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HEADING SOUTH: Klifs Grants, Riga Zoo’s popular big cat, will find a new home in France.
RIGA - Riga-born Siberian tiger Klifs Grants, who has become the Riga Zoo’s most popular animal due to his touching life story, is to be transported to his new home this week - the Besancon Zoo in eastern France, reports LETA.
Visitors were able to see the young tiger in his enclosure at the Riga Zoo until Monday, Nov. 26.
The tiger’s story has captivated many in Latvia, becoming the zoo’s most popular animal.
A tragic incident took place soon after Klifs Grants was born, in the summer of 2011, when noises from construction work outside the zoo agitated female tiger Katrina and her three newborn cubs. She began to relocate her cubs on a constant basis for protection because of the noise, with two of them later dying from their injuries. Klifs Grants was rescued in time, with veterinarians working hard to save his life after he fell from an area where Katrina had tried to hide the cubs. Klifs Grants suffered a broken bone in his paw, but went on to recover.
The tiger club later befriended a female dog owned by one of the zookeepers. The two used to romp around the tiger’s enclosure, always surprising visitors.
Tragedy once again befell the zoo in April of this year, when the zoo’s other Siberian tiger, Vasja, who was Kilfs Grants father, died. Vasja, who was born at the Banham Zoo in England in October of 2008, arrived at the Riga Zoo in May of 2010. Vasja underwent surgery on an infected tooth, but did not wake up after being given anesthetics. An autopsy was carried out after the surgery and veterinarians discovered that Vasja had a heart condition. According to records, Vasja’s mother also had a similar heart condition.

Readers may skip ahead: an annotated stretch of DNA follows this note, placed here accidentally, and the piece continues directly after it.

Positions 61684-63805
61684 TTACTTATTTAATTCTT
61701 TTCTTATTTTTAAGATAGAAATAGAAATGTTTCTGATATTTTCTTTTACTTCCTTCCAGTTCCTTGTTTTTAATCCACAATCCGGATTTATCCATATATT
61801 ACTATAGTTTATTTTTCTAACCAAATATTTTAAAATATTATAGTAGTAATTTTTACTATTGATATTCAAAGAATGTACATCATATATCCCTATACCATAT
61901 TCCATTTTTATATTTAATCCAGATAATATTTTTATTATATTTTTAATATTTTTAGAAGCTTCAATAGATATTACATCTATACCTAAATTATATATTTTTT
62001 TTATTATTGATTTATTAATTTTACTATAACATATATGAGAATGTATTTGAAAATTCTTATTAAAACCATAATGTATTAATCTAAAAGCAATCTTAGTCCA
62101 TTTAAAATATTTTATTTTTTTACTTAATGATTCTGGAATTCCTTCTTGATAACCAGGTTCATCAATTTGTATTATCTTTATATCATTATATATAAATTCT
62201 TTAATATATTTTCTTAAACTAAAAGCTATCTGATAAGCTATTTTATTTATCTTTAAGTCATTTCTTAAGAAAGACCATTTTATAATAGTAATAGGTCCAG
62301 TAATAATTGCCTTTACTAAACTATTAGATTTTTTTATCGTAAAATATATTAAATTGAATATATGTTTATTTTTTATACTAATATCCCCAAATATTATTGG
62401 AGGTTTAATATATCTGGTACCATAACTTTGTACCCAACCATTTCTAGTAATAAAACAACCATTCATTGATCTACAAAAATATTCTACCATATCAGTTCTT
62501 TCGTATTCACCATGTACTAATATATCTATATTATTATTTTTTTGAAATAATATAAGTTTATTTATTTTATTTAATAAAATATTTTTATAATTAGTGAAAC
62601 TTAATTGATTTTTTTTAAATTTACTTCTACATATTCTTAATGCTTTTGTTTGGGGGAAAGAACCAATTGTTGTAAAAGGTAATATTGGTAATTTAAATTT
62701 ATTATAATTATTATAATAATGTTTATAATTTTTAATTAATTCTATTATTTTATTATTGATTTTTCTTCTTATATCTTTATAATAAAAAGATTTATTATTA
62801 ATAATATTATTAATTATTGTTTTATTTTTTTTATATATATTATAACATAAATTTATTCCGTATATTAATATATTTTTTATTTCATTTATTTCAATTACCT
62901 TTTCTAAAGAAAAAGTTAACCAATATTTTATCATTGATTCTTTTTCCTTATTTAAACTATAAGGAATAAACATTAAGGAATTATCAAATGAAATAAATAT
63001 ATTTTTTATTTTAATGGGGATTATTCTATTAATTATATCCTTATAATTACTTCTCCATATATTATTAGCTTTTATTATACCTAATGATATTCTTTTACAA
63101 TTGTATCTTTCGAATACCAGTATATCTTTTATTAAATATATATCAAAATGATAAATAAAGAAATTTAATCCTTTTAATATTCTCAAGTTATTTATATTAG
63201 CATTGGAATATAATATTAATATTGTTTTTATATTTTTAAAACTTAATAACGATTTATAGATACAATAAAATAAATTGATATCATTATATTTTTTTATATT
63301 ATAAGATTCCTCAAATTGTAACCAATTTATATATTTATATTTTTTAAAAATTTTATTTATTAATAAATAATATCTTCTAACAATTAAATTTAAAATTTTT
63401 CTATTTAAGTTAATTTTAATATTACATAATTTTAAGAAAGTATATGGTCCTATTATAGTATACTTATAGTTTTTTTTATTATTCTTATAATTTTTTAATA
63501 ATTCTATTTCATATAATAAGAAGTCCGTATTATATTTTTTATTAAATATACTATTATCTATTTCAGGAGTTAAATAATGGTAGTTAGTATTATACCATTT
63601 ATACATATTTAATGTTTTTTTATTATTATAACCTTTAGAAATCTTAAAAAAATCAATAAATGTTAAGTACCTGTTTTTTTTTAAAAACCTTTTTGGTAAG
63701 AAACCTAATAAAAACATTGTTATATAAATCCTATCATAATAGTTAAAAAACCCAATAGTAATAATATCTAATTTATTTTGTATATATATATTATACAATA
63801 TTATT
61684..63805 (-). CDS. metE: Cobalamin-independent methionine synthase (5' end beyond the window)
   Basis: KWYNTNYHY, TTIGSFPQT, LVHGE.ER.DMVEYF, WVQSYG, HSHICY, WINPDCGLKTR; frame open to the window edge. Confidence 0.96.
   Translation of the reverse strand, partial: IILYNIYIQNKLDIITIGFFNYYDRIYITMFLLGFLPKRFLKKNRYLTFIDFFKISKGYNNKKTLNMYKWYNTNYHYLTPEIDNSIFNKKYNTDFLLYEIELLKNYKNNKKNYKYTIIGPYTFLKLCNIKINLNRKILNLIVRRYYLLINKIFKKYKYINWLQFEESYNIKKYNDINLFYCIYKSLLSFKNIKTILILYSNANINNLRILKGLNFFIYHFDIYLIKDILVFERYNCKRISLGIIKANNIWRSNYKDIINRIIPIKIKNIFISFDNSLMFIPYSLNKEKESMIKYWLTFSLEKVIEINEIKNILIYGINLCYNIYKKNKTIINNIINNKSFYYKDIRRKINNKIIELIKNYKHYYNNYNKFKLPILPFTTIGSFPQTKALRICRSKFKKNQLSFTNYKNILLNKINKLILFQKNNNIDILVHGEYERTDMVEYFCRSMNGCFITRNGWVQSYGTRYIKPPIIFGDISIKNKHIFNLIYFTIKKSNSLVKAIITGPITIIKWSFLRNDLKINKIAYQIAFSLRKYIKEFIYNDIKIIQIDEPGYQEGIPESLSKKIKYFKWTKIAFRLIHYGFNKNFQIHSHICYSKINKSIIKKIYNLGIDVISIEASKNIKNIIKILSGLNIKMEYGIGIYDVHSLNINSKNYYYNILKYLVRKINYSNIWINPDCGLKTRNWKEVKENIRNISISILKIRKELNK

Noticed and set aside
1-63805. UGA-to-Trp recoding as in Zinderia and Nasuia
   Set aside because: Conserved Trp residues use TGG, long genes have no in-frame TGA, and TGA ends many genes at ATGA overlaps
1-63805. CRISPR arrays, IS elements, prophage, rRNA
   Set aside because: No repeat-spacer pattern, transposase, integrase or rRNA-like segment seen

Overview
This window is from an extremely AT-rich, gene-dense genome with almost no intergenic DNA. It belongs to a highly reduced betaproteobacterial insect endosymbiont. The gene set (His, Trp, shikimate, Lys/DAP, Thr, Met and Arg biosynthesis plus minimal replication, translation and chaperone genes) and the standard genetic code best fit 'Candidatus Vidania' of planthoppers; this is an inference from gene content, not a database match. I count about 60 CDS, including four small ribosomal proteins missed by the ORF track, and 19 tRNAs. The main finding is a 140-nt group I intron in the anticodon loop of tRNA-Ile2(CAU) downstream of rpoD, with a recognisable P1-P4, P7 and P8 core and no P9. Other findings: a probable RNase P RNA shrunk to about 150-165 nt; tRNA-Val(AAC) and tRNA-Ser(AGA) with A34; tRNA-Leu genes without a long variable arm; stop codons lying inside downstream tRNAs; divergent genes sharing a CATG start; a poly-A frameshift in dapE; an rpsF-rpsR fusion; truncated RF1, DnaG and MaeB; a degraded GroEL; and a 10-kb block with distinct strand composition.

Vasja and the Riga Zoo’s female tiger Katrina gave birth to tiger cub Klifs Grants in July of 2011.
Another male tiger will be brought to the Riga Zoo sometime next year to attempt to mate with Katrina, the zoo says.
The Siberian tiger is an endangered species, with only about 500 left in the wild. Taking into account that there are so few Siberian tigers left in the wild, as well as in captivity in zoos around the world, zoos must be careful to avoid inbreeding of tigers, so that their offspring remain healthy.